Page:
Dear, dear friends.  To me, there is no substitute for a trusted group of friends who you know will have your back and you have theirs.  Some live farther away, but each of them is a treasure in my life.  I’ve always been a person who values a small group of close, trusted friends over a large group that I know less well.  In the last couple years I have been fortunate to add some new friends to my world.  I am grateful for the joy that each of them brings to my life.

Best riding partner, ever!  Yes, he is also a dear friend, but I feel like he deserves his own category.  We literally met on the side of the road and rode together the very next day.  Our riding styles are compatible, we learn together and from each other and have grown to trust and lean on each other.  It is a joy to ride with someone that you know so well you can anticipate how they are going to handle most situations.  When we get it wrong, we talk it out and make adjustments for next time.  I can and do ride by myself, but the miles I’ve put on with my riding buddy are some of my favorite and I always look forward to our next adventure!

Cool job.  It isn’t just my job, it’s the company I work for, my boss and my colleagues.  I prefer to focus on the positive so I’m going to say that this job is what I have dreamed of for many years.  I feel valued and heard.  We treat each other like adults and everyone values their work life balance; that isn’t just a phrase on the website to apease HR.  My boss appreciates what I bring to the team and actively encourages me to grow in my field.  He asks which direction I want my career to go and how he can help me reach those goals.  When I request time off he always approves it right away and then makes a point to ask how my trip was when I return.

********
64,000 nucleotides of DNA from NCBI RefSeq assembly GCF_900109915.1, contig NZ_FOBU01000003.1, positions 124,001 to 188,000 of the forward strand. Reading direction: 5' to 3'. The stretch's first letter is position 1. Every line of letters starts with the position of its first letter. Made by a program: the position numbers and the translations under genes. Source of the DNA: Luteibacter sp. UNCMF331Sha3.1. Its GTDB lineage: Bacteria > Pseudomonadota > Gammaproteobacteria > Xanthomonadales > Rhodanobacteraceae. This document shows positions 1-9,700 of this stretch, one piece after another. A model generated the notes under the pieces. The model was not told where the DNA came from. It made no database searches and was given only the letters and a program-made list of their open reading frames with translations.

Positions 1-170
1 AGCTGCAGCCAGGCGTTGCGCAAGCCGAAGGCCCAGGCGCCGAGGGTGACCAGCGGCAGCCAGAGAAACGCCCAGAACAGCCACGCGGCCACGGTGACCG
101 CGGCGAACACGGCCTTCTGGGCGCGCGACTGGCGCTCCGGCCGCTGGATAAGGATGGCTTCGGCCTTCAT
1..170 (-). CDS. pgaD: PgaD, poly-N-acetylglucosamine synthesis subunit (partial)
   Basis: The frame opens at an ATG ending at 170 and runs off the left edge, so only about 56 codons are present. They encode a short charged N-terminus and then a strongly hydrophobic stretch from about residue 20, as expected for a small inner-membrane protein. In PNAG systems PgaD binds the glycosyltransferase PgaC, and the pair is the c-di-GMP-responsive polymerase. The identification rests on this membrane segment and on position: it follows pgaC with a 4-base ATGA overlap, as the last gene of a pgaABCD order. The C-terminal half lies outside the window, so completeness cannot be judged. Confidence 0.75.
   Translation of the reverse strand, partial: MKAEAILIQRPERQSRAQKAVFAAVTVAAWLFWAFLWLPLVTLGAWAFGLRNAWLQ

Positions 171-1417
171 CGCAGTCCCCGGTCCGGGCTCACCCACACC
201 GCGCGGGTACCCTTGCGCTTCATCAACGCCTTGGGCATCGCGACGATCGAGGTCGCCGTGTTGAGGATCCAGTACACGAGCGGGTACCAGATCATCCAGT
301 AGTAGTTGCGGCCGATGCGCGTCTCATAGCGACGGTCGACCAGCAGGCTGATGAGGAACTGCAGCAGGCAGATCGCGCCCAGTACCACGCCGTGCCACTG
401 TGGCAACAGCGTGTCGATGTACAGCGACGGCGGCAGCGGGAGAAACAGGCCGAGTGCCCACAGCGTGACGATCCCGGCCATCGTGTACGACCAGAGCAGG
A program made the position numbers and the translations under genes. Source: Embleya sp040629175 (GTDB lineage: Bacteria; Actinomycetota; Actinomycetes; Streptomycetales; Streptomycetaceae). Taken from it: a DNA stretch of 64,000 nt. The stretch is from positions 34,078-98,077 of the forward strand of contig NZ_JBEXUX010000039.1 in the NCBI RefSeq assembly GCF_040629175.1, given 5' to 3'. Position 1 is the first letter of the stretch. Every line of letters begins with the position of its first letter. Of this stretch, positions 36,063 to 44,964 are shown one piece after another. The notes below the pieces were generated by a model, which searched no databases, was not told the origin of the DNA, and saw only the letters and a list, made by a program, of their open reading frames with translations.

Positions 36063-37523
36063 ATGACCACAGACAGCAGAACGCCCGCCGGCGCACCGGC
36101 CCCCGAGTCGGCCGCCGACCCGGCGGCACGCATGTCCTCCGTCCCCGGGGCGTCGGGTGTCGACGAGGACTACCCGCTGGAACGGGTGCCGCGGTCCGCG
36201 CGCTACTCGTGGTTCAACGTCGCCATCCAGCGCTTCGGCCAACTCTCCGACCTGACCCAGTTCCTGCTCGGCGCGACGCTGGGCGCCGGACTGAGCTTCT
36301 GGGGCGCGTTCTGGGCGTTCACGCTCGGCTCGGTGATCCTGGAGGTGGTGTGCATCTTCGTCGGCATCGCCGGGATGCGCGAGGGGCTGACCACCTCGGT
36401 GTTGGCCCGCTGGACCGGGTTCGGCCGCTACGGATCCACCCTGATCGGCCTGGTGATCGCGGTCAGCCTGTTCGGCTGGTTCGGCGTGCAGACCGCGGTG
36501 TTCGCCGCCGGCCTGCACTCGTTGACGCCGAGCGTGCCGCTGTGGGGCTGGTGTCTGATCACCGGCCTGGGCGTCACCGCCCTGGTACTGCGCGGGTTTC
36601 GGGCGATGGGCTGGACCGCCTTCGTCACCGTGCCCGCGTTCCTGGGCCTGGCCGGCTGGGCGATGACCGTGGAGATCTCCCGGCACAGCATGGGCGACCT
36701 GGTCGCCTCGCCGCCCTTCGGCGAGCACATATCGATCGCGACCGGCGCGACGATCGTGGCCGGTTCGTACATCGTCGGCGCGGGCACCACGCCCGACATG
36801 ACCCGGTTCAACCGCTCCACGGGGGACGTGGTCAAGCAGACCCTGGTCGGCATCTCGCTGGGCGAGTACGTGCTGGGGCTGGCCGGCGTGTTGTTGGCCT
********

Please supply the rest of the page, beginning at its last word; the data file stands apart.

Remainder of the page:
Decent finances.  Yes, these trips cost and I realize I am fortunate to have the means to afford them.  I had plenty of years of working two jobs just to pay the rent and support myself. Thankfully those days are gone and hopefully never return.  I also worked a ton last year and took only one week off because I had no paid time off or holidays.  This year I am reaping the rewards of that and I appreciate every paid day off that I have!

After this incredible summer, I’m not sure what I will set my sights on next.  At this point I am trying to be open to whatever adventures may come my way for next year.  I know that this will be one to remember for a long, long time.